- By Emily TamkinEmily Tamkin is a staff writer at Foreign Policy. She writes for FP’s The Cable, a real-time take on the news in Washington and the wider world. She has been at FP since the fall of 2016, before which she was an associate editor at New America, a nonpartisan think tank in Washington. She has a B.A. in Russian literature from Columbia University, an M.Phil. in Russian and East European studies from the University of Oxford, and studied Soviet dissidence in archival centers in Moscow, Tbilisi, and, on a Fulbright, in Bremen — all of which means that at FP, she writes when she can on Russia and Central and Eastern Europe.
After a week of protests across the country, Polish President Andrzej Duda announced he will veto legislation that critics say would have effectively brought Poland’s supreme court and National Judiciary Council under the control of the ruling Law and Justice Party (PiS).
“I have decided to send back to parliament – in which case to veto – the law on the supreme court, as well as the law on the National Council of the Judiciary,” Duda said in a televised statement.
The Polish president added that the laws would not bolster the “sense of justice in society” and needed to be amended.
The president’s move comes as a surprise, but signing the bill would have tested the patience of the European Union, weakened Polish currency, and threatened a constitutional crisis. Vetoing the law signifies the president’s first public split with Jaroslaw Kaczynski, head of the PiS party.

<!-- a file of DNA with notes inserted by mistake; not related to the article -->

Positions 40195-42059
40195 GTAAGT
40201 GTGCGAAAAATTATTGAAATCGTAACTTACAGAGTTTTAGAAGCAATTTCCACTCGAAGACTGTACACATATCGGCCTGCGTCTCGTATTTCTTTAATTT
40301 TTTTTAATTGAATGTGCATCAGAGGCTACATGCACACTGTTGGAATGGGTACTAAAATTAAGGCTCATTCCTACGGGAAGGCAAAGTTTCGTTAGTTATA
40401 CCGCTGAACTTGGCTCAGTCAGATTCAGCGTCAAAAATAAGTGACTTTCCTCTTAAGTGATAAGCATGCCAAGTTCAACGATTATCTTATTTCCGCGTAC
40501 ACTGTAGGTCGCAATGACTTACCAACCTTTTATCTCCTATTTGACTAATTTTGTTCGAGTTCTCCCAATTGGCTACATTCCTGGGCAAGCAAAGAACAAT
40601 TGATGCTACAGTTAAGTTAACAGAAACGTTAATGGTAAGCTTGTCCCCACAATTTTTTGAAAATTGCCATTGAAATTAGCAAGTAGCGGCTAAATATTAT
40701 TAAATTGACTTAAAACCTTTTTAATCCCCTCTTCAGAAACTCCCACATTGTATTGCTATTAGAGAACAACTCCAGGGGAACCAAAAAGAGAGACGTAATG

Kaczynski maintained the laws were necessary for judicial reform, and, last Tuesday, blamed the parliamentary opposition for the 2010 plane crash that killed his twin brother, Lech Kaczynski, who was president at the time.
President Duda had previously proposed his own legislation, which would have required a three-fifths parliamentary majority, which PiS doesn’t have, to put judges on the National Council of the Judiciary. But PiS spokesperson Beata Mazurek said parliament wouldn’t consider Duda’s bill if he didn’t sign theirs first.
Some fear that Duda’s statements and amendments to the legislation will fail to address the issues most concerning to protesters. But his veto was greeted as a victory for those who took to the streets.
“Ever since Law and Justice started its crusade against democratic institutions in Poland, the youth were largely absent from the protests,” Mateo Mazzini, a Warsaw-based academic told Foreign Policy. “… Now they joined the protests en masse, largely as these demonstrations were in defence of values, not pro or against a given political option.”
Protesting in defence of independent courts became a fashionable thing,” said Mazzini, “but young Poles must and will not stop here.”
Photo credit: JANEK SKARZYNSKI/AFP/Getty Images